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I tend to agree with you on your subject title.. I find that lots of people that I know, with significant development experience, know or do less than I do in terms of sanity checks...and I'm nowhere near perfect to begin with...

Its too early in the day for a rant, at least where I live :o), but I'll say it anyway... there are too many people who never bother to dissect all the code that they write or use or actually try to understand the inner workings of their system... Many (*I shamefacedly admit I may belong to this category*) have fallen into the MFC ClassWizard trap, so to speak.. we trust that the code we write is never going to crash, or that it's going to run perfectly the first time...

Sometimes though, its because of a genuine lack of time.. I've had to make conscious decisions to sacrifice complete robustness and error checking for getting the job done fast.. its an awful excuse, I know, but in the world that I work in, no one really seems to care how well I write the code or about what exceptions I handle, so long as it seems to work... rightly or wrongly, fostering that sort of attitude is bound to make people less conscious of the stability of their code, so long as you can push it out the door fast, then nothing else matters....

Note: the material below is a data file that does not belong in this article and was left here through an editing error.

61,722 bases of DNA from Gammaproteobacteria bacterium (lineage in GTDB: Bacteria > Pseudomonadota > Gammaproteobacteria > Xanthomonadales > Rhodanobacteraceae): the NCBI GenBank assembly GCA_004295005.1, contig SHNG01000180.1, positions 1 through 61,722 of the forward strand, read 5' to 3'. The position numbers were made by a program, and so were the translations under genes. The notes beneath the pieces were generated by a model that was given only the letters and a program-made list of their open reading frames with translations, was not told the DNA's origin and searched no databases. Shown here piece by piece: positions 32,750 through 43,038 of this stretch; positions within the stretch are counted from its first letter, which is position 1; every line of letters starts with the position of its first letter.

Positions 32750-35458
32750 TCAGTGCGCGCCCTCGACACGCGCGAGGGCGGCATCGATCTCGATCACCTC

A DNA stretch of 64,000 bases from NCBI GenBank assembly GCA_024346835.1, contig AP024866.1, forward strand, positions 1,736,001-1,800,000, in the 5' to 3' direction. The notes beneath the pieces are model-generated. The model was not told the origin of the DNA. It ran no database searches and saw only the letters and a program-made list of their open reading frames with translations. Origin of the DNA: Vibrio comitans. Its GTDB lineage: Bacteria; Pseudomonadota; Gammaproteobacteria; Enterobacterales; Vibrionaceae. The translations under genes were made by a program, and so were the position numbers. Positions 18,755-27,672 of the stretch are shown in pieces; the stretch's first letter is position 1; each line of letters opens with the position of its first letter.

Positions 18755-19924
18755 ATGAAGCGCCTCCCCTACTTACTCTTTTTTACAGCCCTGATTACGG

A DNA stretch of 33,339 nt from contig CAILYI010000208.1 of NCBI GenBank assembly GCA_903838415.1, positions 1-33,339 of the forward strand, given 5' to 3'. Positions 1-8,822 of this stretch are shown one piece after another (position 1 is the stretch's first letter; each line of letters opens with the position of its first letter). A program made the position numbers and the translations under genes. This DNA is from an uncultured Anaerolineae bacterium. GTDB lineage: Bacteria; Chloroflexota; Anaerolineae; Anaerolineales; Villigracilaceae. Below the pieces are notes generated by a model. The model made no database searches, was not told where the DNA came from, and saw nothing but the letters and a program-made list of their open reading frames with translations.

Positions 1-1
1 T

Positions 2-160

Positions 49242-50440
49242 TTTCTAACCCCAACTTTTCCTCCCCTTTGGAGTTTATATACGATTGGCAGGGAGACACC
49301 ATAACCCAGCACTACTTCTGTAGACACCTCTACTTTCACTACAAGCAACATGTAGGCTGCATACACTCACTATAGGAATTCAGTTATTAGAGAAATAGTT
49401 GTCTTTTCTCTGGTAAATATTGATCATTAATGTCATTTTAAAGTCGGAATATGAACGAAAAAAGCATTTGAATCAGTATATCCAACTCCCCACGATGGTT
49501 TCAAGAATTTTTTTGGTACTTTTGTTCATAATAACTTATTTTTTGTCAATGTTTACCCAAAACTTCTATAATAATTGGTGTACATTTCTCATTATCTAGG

I think also that what you speak of has its roots in your professionalism and approach to work... if you're writing something merely to do a job, then you take no pride in your work... and you try to do the minimum necessary....

In my mind, the ultimate test happens when you have to extend/maintain/debug someone elses code... if anyone has to do that often enough, then these steps become automatic.. and that is only going to make a better programmer out of you...once stuff like writing readable code and appropriate error checks becomes automatic, then you have more time for the really cool stuff :o)

In reply to Re: Are debugging skills atrophying? by tinman
in thread Are debugging skills atrophying? by dws

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